Georgia quarterback JT Daniels (18) passes for a first down against Clemson during the first quarter at Bank of America Stadium on Saturday, Sept 4, 2021, in Charlotte, N.C. (Curtis Compton/Atlanta Journal-Constitution/TNS)

Georgia QB JT Daniels hearing from several schools in portal, plans remain fluid

ATHENS -- JT Daniels will be staying at Georgia through the spring semester, but he won’t be working out with the team or attending practices.

The former Bulldogs’ team captain and starting quarterback will finish his psychology degree to become a graduate transfer and have eligibility for the 2022 season.

Several teams have offenses and potential needs at quarterback that would seem to suit Daniels’ strengths, including: Missouri, USC, LSU, West Virginia, Notre Dame, TCU, Oregon State, Penn State and Florida State.

RELATED: USC coach Clay Helton reveals details of JT Daniels’ background, departure

Many of the schools have been in contact with Daniels, who will conduct several interviews with the coaches and make visits before making any decisions, per a source familiar with his situation.

“One thing about it, he’s a sponge,” UGA offensive coordinator Todd Monken said about Daniels. “He loves to be coached, loves to have the answers …. There’s a lot of things you can do with JT that you can keep it as quarterback control.”

Daniels, who isn’t expected to make a decision on his next school anytime soon, met with Smart the weekend following the Bulldogs’ 33-18 CFP Championship Game win to inform him of his intention to leave the program.

RELATED: How JT Daniels became SoCal High School legend

It was a scenario that seemed unlikely less than two years ago, when Daniels was brought in to win the job after Jake Fromm skipped his senior year to turn pro early, and transfer Jamie Newman struggled to get in sync with then-new offensive coordinator Todd Monken under stringent pandemic circumstances.

Daniels’ decision to leave the program seemed even more unthinkable last summer when Smart brought him to SEC Media Days to represent the program along with Jordan Davis, and oddsmakers elevated him to the top of Heisman Trophy favorites.

RELATED: Daniels leaves SEC Media Days as Heisman Trophy favorite

Daniels chose Georgia in May of 2020, onboard with Georgia’s vision at that time to run an offense that included more Air Raid principles.

Injuries to Daniels and elite receivers, however, led the Bulldogs to modify plans, and Stetson Bennett emerged from deep on the depth chart to lead much of the 2020 and 2021 seasons.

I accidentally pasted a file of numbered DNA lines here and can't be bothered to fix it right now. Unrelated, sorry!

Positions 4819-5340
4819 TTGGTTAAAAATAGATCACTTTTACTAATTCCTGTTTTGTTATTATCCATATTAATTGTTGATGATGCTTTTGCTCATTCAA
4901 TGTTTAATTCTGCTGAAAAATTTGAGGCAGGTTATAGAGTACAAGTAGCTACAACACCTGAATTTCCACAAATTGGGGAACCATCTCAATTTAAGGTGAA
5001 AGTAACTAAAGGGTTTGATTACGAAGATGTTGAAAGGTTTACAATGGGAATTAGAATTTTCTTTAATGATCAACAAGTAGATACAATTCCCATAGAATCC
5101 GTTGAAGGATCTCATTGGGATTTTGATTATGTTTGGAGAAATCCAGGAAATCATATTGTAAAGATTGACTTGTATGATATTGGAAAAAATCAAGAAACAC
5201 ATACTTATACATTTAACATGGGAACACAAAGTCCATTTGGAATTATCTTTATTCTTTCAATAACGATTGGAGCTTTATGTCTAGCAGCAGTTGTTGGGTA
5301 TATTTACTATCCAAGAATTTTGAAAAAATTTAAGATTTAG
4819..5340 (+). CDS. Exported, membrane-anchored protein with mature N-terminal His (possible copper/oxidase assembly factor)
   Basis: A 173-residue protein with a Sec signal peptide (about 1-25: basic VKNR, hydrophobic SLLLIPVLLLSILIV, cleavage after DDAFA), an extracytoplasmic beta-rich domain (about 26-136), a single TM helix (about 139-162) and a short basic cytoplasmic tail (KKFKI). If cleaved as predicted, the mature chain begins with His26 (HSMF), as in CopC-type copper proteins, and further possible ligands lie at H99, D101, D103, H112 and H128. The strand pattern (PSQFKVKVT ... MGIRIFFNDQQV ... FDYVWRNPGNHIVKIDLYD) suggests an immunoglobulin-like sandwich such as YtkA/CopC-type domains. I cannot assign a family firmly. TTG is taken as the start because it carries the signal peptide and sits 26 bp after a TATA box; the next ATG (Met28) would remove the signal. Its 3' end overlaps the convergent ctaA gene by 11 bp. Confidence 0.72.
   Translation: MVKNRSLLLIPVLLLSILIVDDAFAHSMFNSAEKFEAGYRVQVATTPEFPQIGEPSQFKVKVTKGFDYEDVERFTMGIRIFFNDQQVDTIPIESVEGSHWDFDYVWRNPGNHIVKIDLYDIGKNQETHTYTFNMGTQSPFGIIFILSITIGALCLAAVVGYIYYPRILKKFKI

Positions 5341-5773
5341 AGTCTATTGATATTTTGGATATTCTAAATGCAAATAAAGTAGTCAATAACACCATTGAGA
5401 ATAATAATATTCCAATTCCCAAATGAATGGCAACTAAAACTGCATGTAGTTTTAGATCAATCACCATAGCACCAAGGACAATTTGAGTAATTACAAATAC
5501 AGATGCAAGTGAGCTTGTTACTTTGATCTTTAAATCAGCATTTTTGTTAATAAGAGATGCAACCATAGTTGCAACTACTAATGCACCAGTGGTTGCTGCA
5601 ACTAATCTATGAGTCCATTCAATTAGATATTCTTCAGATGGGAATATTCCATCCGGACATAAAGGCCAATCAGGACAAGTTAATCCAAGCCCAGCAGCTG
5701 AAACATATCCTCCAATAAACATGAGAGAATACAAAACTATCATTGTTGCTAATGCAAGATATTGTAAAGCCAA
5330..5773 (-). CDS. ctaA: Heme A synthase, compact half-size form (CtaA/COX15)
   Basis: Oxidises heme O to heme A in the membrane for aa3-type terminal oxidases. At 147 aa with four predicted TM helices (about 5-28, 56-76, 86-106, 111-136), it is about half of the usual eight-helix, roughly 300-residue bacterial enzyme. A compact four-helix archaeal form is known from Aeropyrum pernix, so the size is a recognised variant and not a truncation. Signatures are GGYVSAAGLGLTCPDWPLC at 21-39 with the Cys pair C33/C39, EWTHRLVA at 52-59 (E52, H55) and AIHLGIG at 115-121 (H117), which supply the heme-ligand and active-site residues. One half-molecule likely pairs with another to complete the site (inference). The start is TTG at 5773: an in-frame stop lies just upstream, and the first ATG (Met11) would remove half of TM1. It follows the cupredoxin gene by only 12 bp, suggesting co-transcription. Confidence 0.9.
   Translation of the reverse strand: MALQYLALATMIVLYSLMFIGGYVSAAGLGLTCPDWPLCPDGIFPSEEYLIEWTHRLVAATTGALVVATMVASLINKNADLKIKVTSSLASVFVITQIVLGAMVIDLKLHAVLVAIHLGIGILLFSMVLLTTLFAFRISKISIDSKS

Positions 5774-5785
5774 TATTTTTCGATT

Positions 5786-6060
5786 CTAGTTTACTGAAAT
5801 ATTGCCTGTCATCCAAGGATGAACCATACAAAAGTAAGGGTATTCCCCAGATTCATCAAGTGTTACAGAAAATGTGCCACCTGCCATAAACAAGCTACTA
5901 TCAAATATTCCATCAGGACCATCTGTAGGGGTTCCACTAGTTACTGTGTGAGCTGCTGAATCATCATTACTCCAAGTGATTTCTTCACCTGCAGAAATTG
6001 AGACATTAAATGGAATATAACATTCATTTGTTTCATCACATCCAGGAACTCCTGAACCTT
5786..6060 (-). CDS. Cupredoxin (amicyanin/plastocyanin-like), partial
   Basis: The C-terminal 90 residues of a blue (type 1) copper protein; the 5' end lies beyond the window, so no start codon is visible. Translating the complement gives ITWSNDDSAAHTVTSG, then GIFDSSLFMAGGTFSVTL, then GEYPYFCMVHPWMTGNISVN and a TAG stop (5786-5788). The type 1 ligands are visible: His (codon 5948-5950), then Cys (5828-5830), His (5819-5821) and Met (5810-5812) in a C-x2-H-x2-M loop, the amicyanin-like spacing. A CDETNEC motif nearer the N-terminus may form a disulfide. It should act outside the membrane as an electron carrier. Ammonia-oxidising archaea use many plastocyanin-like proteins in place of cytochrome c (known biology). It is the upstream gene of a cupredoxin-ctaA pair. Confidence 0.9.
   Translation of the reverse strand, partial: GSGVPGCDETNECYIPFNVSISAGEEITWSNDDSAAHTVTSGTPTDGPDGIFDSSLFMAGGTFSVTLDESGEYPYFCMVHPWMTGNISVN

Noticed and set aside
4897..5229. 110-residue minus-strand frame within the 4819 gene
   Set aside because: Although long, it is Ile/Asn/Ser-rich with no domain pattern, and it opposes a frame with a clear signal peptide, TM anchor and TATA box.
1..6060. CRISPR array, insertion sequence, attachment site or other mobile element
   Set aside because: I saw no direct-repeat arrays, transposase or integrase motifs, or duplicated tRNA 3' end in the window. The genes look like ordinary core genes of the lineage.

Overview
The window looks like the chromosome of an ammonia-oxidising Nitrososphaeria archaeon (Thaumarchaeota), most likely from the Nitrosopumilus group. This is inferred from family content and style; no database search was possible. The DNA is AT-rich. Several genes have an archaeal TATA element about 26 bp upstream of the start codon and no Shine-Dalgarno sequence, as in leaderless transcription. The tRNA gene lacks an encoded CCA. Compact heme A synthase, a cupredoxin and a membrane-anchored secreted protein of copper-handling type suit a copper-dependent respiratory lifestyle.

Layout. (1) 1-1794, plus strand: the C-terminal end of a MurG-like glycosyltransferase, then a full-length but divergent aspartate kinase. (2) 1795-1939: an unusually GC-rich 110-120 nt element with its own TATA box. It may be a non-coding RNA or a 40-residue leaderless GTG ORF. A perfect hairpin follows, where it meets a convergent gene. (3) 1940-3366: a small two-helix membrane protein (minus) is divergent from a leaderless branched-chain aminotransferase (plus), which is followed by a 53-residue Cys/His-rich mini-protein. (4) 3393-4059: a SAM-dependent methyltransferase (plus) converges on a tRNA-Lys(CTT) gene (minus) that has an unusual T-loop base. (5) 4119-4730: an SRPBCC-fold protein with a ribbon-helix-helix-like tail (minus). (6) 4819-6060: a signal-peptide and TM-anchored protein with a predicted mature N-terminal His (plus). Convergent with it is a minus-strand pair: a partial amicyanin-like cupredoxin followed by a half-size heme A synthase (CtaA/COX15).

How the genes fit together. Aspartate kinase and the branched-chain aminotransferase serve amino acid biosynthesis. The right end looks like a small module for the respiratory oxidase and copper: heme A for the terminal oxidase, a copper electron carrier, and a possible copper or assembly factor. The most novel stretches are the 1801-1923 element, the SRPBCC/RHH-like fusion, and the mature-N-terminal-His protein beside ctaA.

Daniels’ final start for Georgia came against Vanderbilt in the fourth game of the 2021 season. Daniels was 9-of-10 passing for 129 yards and 2 touchdowns. He exited the game at the end of the first quarter with the Bulldogs up 35-0, having aggravated the upper-body injury that plagued him the first half of the season.

“JT being injured gave Stetson the opportunity to play in games and make the plays he’s made.” Coach Kirby Smart said. “You go back to the South Carolina game and JT played pretty well, right? Stetson had the interception I guess in the first series and first time he was in.

“Then Stetson got other opportunities to play after that and he’s done a tremendous job.”

Bennett recently announced he will come back for the 2022 season, the favorite to win the starting job in a crowded quarterback room that includes third-year QB Carson Beck, redshirt freshman Brock Vandagriff and incoming freshman Gunner Stockton.

Daniels was 7-0 as Georgia’s starting quarterback -- 4-0 in 2020, and 3-0 in 2021 -- and he currently has the highest career passer rating (168.1), completion percentage (69.5), yards per attempt (9.7) and yards passing per game started among Bulldogs’ quarterbacks who have had more than 100 attempts.

Smart complimented Daniels’ ability to stay prepared throughout the postseason, even as he served in a backup role and did not play in the final three games of the season.

“JT has done a tremendous job in all of our practices and all of our work,” Smart said. “Being able to be effective and understanding what we have to do offensively and making decisions.

“We get to see him go sometimes against the two defense, sometimes he gets to go against the one defense, just depending on what we are working on. He has done a good job of doing that.”

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